Net woes: Canada's goaltending struggles and how to fix them

LAKE PLACID, N.Y. — There was a time when the world looked at Canada as a step ahead of the pack when it came to the world junior championship.

The last time Canada won gold was in 2009. At the 2013 tournament in Ufa, Russia, the Canadians were sent home without a medal of any kind for the first time since 1998.

And the world has taken notice.

"You don't have to be God to beat them," said Finnish goaltender Juuse Saros of Team Canada. "It gives hope that guys will beat them."

Canada's greatest shortcoming at the tournament of late has been in net, where the nation has failed to find the kind of lights-out, big game goaltending – a la Carey Price, Justin Pogge, or even Dustin Tokarski who struggled in the round robin, but won gold in 2009 – to finish first.

Former NHL goaltender Sean Burke was recently hired as a part of Hockey Canada's management group for the under-17, 18 and 20 programs. He said the world is quickly catching up to Canada.

"The gap has closed," said Burke. "Especially in the past 10 years when you think about the amount of European goalies and American goalies. There are a lot of good player out there and there's not a wide difference any more between the countries with the goaltending."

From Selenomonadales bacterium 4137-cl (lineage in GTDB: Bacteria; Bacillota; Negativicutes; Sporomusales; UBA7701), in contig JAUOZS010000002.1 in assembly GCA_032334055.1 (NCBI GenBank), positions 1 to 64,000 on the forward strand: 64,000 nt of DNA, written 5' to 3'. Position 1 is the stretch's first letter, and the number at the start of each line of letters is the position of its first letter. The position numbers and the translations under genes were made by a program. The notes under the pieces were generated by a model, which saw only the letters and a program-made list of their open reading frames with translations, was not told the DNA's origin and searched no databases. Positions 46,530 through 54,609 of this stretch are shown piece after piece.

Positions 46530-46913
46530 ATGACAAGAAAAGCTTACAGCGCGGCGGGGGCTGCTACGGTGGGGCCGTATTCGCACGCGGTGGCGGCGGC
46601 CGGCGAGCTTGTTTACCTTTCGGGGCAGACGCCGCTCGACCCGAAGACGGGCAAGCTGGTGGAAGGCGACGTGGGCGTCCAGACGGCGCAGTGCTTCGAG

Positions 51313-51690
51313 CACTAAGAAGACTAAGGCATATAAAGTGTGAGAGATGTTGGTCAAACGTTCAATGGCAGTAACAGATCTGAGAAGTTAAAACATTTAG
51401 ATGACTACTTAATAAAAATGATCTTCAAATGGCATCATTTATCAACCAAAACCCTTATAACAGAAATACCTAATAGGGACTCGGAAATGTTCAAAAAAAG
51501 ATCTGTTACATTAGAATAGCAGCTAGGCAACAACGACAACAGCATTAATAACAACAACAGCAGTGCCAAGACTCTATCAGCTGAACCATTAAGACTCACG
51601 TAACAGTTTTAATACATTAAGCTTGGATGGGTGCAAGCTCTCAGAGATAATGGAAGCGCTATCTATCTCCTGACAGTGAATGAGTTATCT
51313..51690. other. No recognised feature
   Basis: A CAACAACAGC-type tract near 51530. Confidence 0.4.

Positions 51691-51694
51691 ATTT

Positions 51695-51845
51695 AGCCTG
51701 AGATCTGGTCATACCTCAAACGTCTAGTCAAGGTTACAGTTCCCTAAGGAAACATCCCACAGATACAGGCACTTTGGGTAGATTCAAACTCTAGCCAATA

There has been much handwringing in the wake of Canada's fourth-place finish, to the point where some believe there is a problem with the development system. At the world junior summer evaluation camp in Lake Placid, N.Y., all of the Canadian goalies participating have already had to defend their positions on almost a daily basis.

"That's probably going to have to be a question we all field for a little longer," said the veteran of 17 NHL seasons. "But I think Canada has excellent goaltending – I think it's one of our strengths.

"In the type of tournament it is, with that format, you can have an average game at the wrong time and end up losing – and you know where the focus is going to go."

Saginaw Spirit star Jake Paterson was the third-string netminder last year during the tournament in Ufa and saw the focus put on Team Canada first-hand.

"There have been a lot of questions going around about the goaltending in Canada," said Paterson, a third-round pick of the Detroit Red Wings in 2012. "I don't think it's too much of a concern … I think we're still developing goaltenders in Canada the same way we have for many years."

Earlier this summer, the Canadian Hockey League, which provides the bulk of talent for the world junior squad decided to ban the drafting of import goaltenders starting next year. The ban would not apply to American goalies, many of whom are on CHL rosters. The hope is that extra few slots open for those Canadian players – last year there were some 11 import goalies across the CHL -- will help produce better development.

"I don't think Canada has a problem at all," said goalie Eric Comrie, who plays for the Western Hockey League's Tri-City Americans. "I think Canada has some of the strongest goaltending of any country in the world.

"I just feel like in the Western Hockey League, there's only 22 teams and there are only two goaltenders per team, so that's only 44 spots. It's very limited and (the CHL) wants to give as many spots to Canadian goalies if they can."